World Record Attempt: Suhay Tries to Break Distance by Dinghy Mark

Maritime Activity Reports, Inc.

June 25, 2015

Photo courtesy of McMurdo

Photo courtesy of McMurdo

In 2014, Robert Suhay tackled the “longest single-handed distance sailed in a dinghy by a male – 283.5 nautical miles (326.24 miles)” into the face of Hurricane Arthur for a Guinness World Record. Next week, Suhay will attempt to break his own record in a 14-foot Laser dinghy unassisted from Beaufort, N.C. to Annapolis, Md., a distance of about 340 nautical miles that will take him around Cape Hatteras and across dangerous ocean shipping lanes.

But, this time, Suhay will be using McMurdo’s Automatic Identification System (AIS) solutions to help keep him safe during the journey. McMurdo’s Smartfind S10 AIS man overboard (MOB) device will provide Suhay’s pinpoint location should anything go wrong on the open sea.

“I’ve been in dangerous situations with previous world record attempts, but this one will put me directly in the path of shipping boats, which makes safety precautions that much more important,” said Suhay. “We immediately sought out McMurdo and their AIS man overboard device to help ensure my equipment is top of the line. Should something go wrong, that pinpoint, quick location provided by AIS can make all the difference in the cold Atlantic Ocean,” he added.

AIS is an automatic tracking system originally developed for ships to avoid collisions at sea. AIS is one of the most important innovations in navigation since the introduction of GPS and at least 170 countries now mandate its use on vessels. Ships rely on AIS to monitor other nearby ships; the transmission data is publicly broadcast on VHF radio. McMurdo’s AIS MOB device sends a distress communication to nearby vessels, including the vessel from which the person fell, and all vessels within a four-mile radius. This provides for an immediate response in a man overboard situation where saving time can lead to saving lives.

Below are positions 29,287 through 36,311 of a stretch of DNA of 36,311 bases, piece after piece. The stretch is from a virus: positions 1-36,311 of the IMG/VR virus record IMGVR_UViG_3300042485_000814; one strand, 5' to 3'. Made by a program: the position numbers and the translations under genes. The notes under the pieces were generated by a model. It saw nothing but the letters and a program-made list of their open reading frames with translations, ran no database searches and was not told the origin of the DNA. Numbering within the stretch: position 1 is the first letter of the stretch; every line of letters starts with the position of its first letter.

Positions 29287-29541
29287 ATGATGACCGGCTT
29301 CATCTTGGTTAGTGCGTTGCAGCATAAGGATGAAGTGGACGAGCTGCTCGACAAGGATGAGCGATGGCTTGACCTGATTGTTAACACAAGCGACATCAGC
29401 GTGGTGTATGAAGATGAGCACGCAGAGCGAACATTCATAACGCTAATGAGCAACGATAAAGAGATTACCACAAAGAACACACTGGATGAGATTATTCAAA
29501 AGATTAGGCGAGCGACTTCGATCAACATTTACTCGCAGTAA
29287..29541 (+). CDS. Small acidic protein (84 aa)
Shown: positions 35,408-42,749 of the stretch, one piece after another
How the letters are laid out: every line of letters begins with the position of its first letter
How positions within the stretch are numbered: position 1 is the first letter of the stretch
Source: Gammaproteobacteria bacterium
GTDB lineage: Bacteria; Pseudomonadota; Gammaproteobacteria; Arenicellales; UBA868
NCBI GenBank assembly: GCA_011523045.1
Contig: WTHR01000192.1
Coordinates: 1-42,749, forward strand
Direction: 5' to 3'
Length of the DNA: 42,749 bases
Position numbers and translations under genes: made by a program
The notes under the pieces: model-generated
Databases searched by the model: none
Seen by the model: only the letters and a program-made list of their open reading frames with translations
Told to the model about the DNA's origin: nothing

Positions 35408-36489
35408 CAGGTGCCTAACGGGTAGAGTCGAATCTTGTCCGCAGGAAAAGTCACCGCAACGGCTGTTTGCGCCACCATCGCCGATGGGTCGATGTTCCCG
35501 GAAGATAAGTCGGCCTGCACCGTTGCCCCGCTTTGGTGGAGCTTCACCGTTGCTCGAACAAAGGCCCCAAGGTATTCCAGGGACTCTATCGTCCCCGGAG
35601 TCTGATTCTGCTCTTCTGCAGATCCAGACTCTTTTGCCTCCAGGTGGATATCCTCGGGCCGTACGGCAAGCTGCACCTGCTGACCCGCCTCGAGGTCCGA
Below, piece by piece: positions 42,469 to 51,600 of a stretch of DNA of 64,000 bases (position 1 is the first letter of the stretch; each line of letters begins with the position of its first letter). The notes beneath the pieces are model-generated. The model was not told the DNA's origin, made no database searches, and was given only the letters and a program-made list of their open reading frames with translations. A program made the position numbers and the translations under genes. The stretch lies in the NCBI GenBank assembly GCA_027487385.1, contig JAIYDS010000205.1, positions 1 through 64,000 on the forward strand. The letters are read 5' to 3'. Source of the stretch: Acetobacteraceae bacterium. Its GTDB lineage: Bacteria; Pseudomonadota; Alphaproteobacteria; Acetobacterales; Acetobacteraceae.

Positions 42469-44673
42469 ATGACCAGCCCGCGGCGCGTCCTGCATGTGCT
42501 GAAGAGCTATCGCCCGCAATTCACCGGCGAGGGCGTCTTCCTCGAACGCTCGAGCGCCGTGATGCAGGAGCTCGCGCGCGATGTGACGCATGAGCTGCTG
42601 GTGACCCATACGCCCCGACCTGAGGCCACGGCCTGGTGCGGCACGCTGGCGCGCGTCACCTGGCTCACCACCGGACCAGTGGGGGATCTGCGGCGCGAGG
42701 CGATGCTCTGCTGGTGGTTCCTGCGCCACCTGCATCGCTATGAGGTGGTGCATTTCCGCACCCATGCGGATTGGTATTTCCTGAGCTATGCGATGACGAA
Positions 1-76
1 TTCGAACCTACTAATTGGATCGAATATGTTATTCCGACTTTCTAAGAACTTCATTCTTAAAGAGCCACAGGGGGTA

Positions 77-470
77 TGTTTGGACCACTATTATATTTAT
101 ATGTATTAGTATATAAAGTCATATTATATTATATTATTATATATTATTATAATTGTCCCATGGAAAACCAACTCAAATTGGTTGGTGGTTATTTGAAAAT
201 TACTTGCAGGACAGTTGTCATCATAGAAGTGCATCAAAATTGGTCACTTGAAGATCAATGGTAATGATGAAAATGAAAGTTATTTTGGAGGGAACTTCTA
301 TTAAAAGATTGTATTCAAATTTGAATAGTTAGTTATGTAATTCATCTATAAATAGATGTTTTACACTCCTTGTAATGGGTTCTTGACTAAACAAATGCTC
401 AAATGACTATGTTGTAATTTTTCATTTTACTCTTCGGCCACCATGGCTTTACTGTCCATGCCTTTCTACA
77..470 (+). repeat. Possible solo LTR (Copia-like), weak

“McMurdo’s safety tools – such as the AIS MOB device, EPIRBs and Personal Locator Beacons – help ensure adventurers’ safety whether they’re on sea, land or air,” said Randel Maestre, Chief Marketing Officer, McMurdo Group. “We’re excited to help Robert in this world record attempt as he pushes the limits on the water. And, we’re glad to provide him and his fans the peace of mind that, with this life-saving technology on board, he’ll be detectable to nearby search and rescue teams if necessary.”

A dramatic rescue using a McMurdo AIS MOB device was recently detailed in Andrew Taylor’s book 179W – One Seven Nine West during the 2013-14 Clipper Race, a prominent round-the-world yacht race which is uniquely available to non-professional boating enthusiasts. In the midst of a rough storm in the icy North Pacific Ocean, Taylor’s boat, Derry~Londonderry~Doire was hit by a huge wave and Taylor was swept overboard. The yacht was 2,000 miles away from the nearest land, an hour from the nearest racing yacht and no other ocean vessels were within 1,000 miles. The rescue operation was slowed by the bad weather and rough seas, making it nearly impossible to visually locate Taylor. As soon as Taylor activated his McMurdo AIS MOB device, his crew was able to pinpoint his exact location and come to his aid.

McMurdo is also the first official safety beacon partner for “Deadliest Catch” season 11.


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